Directed by Rodrigo Garcia
Thirty years ago Glenn Close played the title role in a stylised stage production of Albert Nobbs, based on the short story by Irish novelist George Moore. Since then Close has endeavoured to have a film made from the story which she has now finally co-produced, co-written and starred in.
Colombian-born director and cinematographer Rodrigo Garcia (son of writer Gabriel Garcia Marquez) has made a number of independent films and various television series, and is best known for directing Mother and Child, Passengers and Nine Lives.
Albert Nobbs is a period drama set in Dublin in the 1800s. It is a fascinating study of the time, of the well-to-do and those who serve them in the luxurious Morrison's Hotel. But it is also the captivating story of the hotel's quiet and unassuming butler Albert Nobbs. In a remarkable and career-defining performance, Glenn Close plays a man who for 30 years has hidden that she is a woman under her butler's attire. Destitute and abused as a teenager she found that a second-hand suit and a job as a male waiter seemed her only chance to survive. Painstakingly she has been secreting her earnings towards her dream of independence one day as a shopkeeper.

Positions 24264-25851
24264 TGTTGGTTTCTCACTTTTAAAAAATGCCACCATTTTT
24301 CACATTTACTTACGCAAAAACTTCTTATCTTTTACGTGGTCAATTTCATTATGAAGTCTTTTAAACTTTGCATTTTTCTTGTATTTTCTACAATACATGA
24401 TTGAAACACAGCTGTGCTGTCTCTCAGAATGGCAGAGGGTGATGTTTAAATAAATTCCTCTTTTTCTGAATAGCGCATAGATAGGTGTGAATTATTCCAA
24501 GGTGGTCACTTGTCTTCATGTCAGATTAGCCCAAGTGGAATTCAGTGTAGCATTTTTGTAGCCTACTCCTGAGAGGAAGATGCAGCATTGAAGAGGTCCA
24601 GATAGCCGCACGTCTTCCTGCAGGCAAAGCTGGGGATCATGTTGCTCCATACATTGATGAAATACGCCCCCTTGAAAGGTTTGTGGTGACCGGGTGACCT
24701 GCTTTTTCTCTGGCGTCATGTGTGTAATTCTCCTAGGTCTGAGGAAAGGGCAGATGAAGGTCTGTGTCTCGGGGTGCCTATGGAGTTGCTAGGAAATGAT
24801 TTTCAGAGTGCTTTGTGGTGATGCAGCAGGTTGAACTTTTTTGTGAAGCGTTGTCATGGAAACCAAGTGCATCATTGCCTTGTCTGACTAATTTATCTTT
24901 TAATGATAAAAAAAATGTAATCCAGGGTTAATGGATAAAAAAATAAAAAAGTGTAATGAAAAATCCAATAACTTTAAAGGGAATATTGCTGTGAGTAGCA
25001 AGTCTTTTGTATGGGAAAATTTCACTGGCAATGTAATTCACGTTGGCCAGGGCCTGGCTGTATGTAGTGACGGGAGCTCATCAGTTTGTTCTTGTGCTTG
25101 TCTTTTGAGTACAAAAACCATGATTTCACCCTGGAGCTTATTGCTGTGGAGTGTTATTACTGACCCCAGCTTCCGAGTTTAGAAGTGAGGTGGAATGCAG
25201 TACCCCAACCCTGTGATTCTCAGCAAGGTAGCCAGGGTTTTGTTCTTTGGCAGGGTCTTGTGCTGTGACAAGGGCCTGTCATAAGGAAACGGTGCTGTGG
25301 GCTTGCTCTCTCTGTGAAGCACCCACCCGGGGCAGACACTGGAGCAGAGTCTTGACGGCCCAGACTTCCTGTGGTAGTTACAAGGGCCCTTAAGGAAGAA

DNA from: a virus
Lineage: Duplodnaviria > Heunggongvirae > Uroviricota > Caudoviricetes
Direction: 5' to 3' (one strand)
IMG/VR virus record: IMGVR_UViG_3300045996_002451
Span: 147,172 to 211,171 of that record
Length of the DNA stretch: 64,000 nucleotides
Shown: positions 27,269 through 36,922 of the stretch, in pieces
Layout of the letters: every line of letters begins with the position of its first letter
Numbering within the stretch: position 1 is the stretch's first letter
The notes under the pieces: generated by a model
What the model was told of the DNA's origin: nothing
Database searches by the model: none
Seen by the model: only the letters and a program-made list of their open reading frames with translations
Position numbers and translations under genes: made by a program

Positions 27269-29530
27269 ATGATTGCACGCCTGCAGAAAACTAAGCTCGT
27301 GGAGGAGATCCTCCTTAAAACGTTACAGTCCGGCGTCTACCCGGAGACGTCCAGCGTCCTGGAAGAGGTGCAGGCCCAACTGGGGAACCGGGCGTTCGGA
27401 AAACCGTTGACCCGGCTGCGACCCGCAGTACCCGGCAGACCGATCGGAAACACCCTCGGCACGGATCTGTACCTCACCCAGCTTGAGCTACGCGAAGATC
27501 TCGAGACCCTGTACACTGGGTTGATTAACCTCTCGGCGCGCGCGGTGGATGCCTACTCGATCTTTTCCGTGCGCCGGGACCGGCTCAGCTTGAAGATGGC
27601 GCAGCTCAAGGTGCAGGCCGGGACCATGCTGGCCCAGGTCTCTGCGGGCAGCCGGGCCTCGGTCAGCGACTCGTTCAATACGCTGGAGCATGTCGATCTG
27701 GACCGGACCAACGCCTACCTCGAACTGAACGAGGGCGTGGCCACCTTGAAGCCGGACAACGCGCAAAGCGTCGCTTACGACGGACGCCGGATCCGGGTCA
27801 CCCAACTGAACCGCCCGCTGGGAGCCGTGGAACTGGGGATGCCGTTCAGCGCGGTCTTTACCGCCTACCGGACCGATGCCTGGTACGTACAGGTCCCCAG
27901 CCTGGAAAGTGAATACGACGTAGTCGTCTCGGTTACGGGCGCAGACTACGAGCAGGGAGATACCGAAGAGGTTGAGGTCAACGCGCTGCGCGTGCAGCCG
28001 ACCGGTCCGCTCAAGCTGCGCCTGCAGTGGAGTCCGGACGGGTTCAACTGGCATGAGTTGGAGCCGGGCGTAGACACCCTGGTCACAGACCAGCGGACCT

Glenn Close's performance is outstanding; naive and repressed, her eyes portray such a mix of hope and fear. Close is accompanied by a brilliant ensemble cast including ever-reliable Brendan Gleeson as the alcoholic doctor, Pauline Collins as the hotel proprietress and Jonathan Rhys Meyers as a rather debauched viscount. Australian actress Mia Wasikowska scores yet another wonderful role as the young maid Helen Dawes, who falls for the troubled handyman Joe Mackin (Aaron Johnson) while being 'courted' by Albert. But the film's scene stealer is Janet McTeer as Hubert Page, another woman who has donned man's clothing, and marriage, to get by in the male-dominated and, for many, impoverished Victorian times.
Albert Nobbs is a strange and enthralling movie about gender issues and the struggles of women. Albert longs for independence but has been trapped so long in her secret guise that she has almost lost the woman inside her. The film is well written, well directed and the design is exceptional. It is a movie that is both heartbreaking and enchanting, but at times quite comedic. The beach scene is particularly poignant, and over the end titles Sinead O'Connor sings a lovely ballad Lay Your Head Down written by Glenn Close.
Albert Nobbs will screen at the Star Court Theatre in Lismore this Sunday, February 12, at 5.30pm.
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